Lies, Crimes and False Confessions
video

Lies, Crimes and False Confessions

Seven Dimensions
Updated May 27, 2024
Course Description

In this program, Eve Ash interviews the University of Massachusetts’ Professor Robert Feldman, an expert on lying. He explains that we all lie under various conditions, we can’t necessarily “spot” liars, and false confessions lead to wrongful convictions.

Eve Ash discusses why people tell lies with the University of Massachusetts Amherst’s Professor Robert Feldman, a specialist in psychological and brain sciences. He has studied lying for many years and observes that all people tell lies in different situations, many are not truthful on their resumes and in job interviews and sometimes people confabulate to fill memory gaps caused by stressful or traumatic conditions. In crime situations, he explains that false memories occur, and people’s eagerness to find a culprit sometimes leads to the wrong person being convicted. You can’t always tell a liar from their physical cues (eg. excessive blinking, looking away). This can cause deception bias and investigations clouded by tunnel vision. Dr Feldman and Eve Ash discuss the case of Sue Neill-Fraser, convicted and jailed for murder in Tasmania in 2010.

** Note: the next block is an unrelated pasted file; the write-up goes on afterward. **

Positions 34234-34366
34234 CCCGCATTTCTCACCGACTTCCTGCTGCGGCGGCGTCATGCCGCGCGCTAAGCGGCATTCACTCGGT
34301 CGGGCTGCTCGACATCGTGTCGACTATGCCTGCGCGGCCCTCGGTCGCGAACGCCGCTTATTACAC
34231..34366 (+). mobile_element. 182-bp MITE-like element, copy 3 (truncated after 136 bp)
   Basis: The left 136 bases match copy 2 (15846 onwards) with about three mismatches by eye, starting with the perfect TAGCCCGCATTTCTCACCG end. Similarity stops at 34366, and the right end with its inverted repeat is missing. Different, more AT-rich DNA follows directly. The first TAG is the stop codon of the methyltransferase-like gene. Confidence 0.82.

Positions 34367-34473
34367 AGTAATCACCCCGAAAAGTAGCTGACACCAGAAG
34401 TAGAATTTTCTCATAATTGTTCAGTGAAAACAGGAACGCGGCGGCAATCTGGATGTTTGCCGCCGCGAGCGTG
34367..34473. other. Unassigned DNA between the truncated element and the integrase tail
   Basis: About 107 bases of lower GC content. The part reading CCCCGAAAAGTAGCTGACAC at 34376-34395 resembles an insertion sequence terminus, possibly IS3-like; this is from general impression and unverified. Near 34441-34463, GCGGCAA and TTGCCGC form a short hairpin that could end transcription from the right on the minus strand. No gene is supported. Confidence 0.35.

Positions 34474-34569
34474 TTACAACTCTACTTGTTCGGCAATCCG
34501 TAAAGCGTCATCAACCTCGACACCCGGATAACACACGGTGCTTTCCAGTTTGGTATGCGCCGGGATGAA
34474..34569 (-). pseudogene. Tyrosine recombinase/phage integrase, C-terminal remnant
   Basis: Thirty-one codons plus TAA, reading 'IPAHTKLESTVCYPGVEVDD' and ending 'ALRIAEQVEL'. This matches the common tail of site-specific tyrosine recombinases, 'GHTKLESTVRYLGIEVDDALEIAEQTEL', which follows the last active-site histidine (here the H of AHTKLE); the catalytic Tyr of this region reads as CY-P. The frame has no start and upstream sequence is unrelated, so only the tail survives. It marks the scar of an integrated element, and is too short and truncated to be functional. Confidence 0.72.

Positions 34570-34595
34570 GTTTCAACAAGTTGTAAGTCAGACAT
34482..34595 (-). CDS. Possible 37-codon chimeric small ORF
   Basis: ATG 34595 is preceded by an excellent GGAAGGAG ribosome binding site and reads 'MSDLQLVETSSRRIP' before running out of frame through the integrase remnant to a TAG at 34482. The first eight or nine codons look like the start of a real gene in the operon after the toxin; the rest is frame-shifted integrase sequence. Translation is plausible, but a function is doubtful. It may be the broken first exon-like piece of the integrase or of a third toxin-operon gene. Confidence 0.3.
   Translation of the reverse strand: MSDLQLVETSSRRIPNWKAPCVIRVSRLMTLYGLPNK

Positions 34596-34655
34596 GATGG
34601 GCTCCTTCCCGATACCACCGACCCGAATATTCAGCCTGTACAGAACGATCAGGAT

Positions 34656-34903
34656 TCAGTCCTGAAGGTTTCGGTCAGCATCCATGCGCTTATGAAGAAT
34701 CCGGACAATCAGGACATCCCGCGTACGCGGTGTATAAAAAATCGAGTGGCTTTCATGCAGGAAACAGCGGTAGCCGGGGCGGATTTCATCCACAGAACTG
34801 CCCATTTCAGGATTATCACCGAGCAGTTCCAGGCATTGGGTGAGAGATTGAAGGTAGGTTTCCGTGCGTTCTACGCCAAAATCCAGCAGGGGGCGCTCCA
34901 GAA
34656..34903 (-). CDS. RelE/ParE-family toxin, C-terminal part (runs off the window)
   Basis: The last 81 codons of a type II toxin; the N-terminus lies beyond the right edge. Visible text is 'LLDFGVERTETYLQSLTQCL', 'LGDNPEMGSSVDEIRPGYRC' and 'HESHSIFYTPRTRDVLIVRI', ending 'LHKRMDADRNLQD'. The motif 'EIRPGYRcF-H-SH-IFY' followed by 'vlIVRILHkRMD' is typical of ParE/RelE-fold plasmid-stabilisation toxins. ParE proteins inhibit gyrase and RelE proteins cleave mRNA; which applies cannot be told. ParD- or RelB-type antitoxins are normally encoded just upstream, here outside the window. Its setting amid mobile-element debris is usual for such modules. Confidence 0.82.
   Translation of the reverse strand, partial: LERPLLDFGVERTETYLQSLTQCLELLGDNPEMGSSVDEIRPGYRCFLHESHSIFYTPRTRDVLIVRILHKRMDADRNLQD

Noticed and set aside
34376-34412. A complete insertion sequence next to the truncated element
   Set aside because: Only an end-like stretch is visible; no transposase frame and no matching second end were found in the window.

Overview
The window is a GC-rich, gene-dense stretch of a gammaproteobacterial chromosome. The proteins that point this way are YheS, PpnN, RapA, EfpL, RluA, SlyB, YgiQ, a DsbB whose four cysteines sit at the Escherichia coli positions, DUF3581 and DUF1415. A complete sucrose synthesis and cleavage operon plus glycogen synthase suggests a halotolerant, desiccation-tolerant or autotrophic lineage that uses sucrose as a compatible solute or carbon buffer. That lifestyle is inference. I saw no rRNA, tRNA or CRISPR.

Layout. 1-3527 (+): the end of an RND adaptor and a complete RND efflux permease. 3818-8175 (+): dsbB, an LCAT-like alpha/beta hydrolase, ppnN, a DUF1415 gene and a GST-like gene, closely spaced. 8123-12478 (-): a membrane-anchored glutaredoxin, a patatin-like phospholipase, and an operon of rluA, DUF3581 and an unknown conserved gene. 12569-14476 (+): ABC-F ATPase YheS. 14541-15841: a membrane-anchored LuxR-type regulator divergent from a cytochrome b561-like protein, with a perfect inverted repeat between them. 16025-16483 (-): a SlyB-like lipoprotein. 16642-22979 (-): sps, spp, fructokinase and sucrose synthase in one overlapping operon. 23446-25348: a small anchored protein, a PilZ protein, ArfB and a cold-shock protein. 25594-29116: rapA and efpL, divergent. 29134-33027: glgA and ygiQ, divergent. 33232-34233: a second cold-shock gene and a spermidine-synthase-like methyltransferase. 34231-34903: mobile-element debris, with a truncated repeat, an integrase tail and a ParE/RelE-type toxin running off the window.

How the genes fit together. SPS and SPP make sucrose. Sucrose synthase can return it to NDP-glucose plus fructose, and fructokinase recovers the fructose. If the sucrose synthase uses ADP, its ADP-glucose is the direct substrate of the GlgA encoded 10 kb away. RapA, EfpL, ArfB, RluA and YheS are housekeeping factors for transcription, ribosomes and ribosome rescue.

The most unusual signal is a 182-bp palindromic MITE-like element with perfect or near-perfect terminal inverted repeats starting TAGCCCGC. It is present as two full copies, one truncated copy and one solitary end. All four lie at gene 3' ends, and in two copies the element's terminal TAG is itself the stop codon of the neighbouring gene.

This program is one of the Insights and Strategies Series, featuring psychologist Eve Ash interviewing a range of experts and business leaders who share their experiences and practical strategies for achieving best practice.

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Business Outcomes

This program is designed to help people learn more about human behavior and why people lie. It also provides an interesting exploration of wrongful convictions, false confessions, misidentification by witnesses and polygraphs.